Buddhism does not allow for monks to receive any salary and therefore, if they do receive a salary, they have to follow orders from the government. Thus, when the Khmer-Krom Buddhist monks and Khmer-Krom Buddhist followers stand up for their religious rights, the Vietnamese government orders the Khmer-Krom PUBA Buddhist leaders to arrest, defrock, and imprison them, with the aid of Vietnamese police.

The KKF notes that the Vietnamese authorities use the Law on Belief and Religion to silence whoever complains about their religious rights being violated. Indeed, the law bans religious activities that infringe on national defence, security, sovereignty and social order and safety; harm social ethics, personal lives and assets; offend other persons’ honour and human dignity; prevent the performance of civil rights and obligations; and disunite the nation, religions and among belief and religion followers and non-followers.

This attitude toward religious institutions also constitutes a violation of the freedom of association. Despite the government claiming that there are currently “460 associations, social – professional organisations whose geographic scope of activity are nation-wide or inter-provincial” (statement made by the Vietnamese government during its 2nd Universal Periodic Review), only the associations under the government’s control are allowed to operate in Vietnam, as demonstrated with religious associations.

Beside the Law on Belief and Religion, which reinforces fears of government oppression ostensibly on grounds of public order, national security or “national unity”, articles of Vietnam’s Penal Code still criminalise in ambiguous terms “propagating against, distorting or defaming the people’s administration” (article 88) and abusing communicative freedoms or the freedom of religion to “infringe upon the interests of the state” (article 257).

As of today, Venerable Thach Thuol, a Khmer-Krom Buddhist monk, has been imprisoned since 2013 for peacefully claiming his right to teach Khmer language in his temple school. Mr Thach Thuol had also been interviewed by the Voice of Kampuchea-Krom, the Khmer-Krom’s internet radio, on 23 December 2010, regarding the rights of the Khmer-Krom to freely practice their religion in the Mekong Delta.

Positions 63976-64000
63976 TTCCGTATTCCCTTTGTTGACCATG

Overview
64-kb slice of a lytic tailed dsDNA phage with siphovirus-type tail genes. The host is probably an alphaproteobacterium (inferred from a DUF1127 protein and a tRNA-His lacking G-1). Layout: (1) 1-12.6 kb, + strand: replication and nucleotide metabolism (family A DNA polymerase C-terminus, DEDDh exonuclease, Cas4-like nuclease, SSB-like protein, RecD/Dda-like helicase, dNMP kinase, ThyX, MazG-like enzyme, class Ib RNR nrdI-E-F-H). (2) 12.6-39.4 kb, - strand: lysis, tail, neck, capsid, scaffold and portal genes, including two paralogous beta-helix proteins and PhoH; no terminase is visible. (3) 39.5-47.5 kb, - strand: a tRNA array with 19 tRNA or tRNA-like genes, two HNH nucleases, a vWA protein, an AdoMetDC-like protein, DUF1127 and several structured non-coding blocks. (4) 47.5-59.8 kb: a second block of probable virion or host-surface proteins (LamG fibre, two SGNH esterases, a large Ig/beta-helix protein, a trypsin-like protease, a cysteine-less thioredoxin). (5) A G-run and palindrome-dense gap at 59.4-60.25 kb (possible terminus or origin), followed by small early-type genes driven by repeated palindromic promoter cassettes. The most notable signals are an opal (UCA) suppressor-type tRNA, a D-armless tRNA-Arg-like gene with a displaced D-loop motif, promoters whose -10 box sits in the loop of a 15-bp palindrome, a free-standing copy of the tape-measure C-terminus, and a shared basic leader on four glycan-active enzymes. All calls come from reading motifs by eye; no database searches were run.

Freedom of expression, the press and information

Despite Vietnam claiming that “the rights to freedom of expression, press and information are enshrined in the Constitution and laws” (Vietnam, 2014), the authorities continue to arrest and imprison bloggers. The media are under the direct supervision of the Communist Party and the only independent sources of information – bloggers and citizen-journalists – are the targets of persecution from the State, including police violence (Reporters without Borders).

According to a January 2017 circular, Vietnam now has the right to block “ill-intended and toxic” online content, which “responsible entities” shall take down or adapt according to the authorities’ request, within 24 hours (to our knowledge, this circular is not available online but this news was reported by several media such as the Saigon Times on 19 January 2017 and Vietnam Breaking News.com).

Overall, the whole media landscape – newspapers, editors, the radio, television – is still under governmental control. Some of the websites providing human rights information and reporting human rights violations, including the KKF website, are currently being blocked by Vietnam. Khmer television programmes that are broadcasted a couple of hours per week are the vector of the government’s propaganda. This explains why the Khmer-Krom people wishes to turn to satellite television programmes broadcasting from Cambodia, which the Vietnamese government prevents them from doing (KKF).

Enforced disappearances

The Khmer-Krom who are arrested are sometimes victims of enforced disappearances. This was the case for Venerable Thach Thuol and Veneral Lieu Ny and their two Khmer-Krom Buddhist followers, Thach Tha and Thach Phum Rich, arrested on 20 May 2013. Their whereabouts remained unknown until they were brought to court on 27 September 2013.